Let us assume in this subsection that the patients from a given risk category arrive in groups of fixed size , for some . (Hence, stands for the special case of individual arrivals). With the risk category indicator satisfying , the number of defectives in such a group hence satisfies . Suppose we wait till such groups have arrived, and thus patients have been seen. Since and , it immediately follows that and . For controlling the process in this simple setup, we might want to apply the standard chart, based on . But, since , it is immediate that an overdispersion effect becomes apparent as soon as , that is, in the case of “real” groups. Now, and we are focusing on highquality processes, meaning that and the are (very) small. Consequently, the term , being of order , might still seem negligible. However, if is of order comparable to , as will often be the case, the first term in behaves as and the overdispersion correction as . Typically, such terms will be of the same order of magnitude, and heterogeneity does have an impact.
Hence, even in the unconditional case (where the underlying information is unavailable or simply ignored), a suitable modification should be applied to the standard chart. To be more precise, the usual upper limit it uses is , where , with denoting the standard normal p.d.f. Clearly, this should now be replaced by . Next, to make the step towards the conditional case (i.e., the risk adjusted counterpart), note that we can also write with multinomial and . Performing control conditional on the observed implies that in the riskadjusted case is compared to the upper limit . To appreciate the difference in behavior between the unconditional and the conditional version of the chart, just drop the conditioning on the and use that and . It then readily follows that the expectation of the conditional variance is, thus, increased by the nonnegligible amount . This result (as it obviously should) agrees with the form of derived above for the unconditional case.
Consequently, the picture is as follows: as long as the ’s remain unchanged once goes , both charts react similarly, with the riskadjusted version being the more precise one (as it has a smaller variance). However, if going affects not only but also (and, thus, the ), the behavior will diverge, and the choice will become dependent on the aim one has in mind.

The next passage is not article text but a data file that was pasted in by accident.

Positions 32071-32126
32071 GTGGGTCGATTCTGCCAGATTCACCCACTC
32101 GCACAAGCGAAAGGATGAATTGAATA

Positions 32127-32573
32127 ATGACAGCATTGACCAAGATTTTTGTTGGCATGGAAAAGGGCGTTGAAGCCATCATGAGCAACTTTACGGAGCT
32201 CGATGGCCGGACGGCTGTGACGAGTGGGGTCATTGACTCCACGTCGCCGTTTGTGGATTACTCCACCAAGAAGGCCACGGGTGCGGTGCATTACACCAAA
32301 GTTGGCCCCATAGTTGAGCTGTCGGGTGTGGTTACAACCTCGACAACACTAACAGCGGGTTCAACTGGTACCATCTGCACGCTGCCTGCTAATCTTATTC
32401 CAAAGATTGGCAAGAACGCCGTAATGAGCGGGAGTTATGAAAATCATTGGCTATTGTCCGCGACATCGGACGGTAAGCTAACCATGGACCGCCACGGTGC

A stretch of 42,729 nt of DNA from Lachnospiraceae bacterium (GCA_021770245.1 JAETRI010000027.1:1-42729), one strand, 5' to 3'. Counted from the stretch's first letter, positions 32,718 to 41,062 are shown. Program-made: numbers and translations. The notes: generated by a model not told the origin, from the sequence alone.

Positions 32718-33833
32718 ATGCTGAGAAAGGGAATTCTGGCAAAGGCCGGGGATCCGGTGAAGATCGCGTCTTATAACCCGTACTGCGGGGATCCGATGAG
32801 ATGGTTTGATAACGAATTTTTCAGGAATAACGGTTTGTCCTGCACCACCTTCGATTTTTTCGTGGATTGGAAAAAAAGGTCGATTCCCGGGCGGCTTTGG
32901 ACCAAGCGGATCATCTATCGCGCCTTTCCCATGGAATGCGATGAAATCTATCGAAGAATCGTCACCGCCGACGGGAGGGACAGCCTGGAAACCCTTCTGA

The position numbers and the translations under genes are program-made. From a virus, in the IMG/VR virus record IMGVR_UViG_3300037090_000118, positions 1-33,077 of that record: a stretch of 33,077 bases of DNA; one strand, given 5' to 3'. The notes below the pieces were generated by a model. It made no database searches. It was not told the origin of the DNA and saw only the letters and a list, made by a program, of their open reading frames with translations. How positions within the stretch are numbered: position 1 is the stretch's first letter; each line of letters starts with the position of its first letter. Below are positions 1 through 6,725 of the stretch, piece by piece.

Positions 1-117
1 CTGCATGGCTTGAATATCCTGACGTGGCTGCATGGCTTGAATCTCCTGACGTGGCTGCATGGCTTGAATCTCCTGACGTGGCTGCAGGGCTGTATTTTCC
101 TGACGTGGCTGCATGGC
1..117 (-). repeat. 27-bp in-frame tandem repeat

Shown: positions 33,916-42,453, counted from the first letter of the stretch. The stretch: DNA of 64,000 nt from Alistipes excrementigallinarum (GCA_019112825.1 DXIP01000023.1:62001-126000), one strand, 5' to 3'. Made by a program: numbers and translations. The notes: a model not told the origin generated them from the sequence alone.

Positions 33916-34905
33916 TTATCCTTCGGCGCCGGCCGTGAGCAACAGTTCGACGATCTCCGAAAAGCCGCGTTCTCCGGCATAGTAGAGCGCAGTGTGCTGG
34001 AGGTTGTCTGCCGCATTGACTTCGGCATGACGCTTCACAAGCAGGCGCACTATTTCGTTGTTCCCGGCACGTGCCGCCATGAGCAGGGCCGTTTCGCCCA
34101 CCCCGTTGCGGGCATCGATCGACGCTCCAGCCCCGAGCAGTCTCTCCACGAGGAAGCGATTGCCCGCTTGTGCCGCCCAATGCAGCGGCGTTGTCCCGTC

To illustrate this conclusion more clearly, we conclude this subsection by making a twostep excursion to the corresponding normal case of monitoring the mean of a continuous process variable by means of a Shewhart chart. Hence, now is , that is, has p.d.f. , and an upper limit is used in the homogeneous case. In the presence of the group indicator , this setup transforms into being . For the unconditional case we then readily obtain that and , but we do note that now has a mixture distribution and, hence, is no longer normal. Such violations of the normality assumption in fact occur quite often in practice, and Albers et al. [22, 23] demonstrated how using an additional parameter concerning the tail length of the actual distribution can adequately remedy the ensuing model error. On the other hand, for the conditional case matters remain pretty trivial, just use for the appropriate as upper limit. Comparison of the two versions runs completely parallel to that for the attribute data above.
To obtain the intended additional clarity, a second step is needed: instead of using a category indicator, now let be normal as well. Hence, we have pairs which are bivariate normal . Unconditional monitoring then means using the upper limit , while working given the observed outcomes means applying , in view of the fact that is . Such a method of using auxiliary information has recently been discussed by Riaz [24]. The advantage of this bivariate case is that it allows a very simple comparison between the two approaches. For let now imply that the will be , then the conditional approach has an , where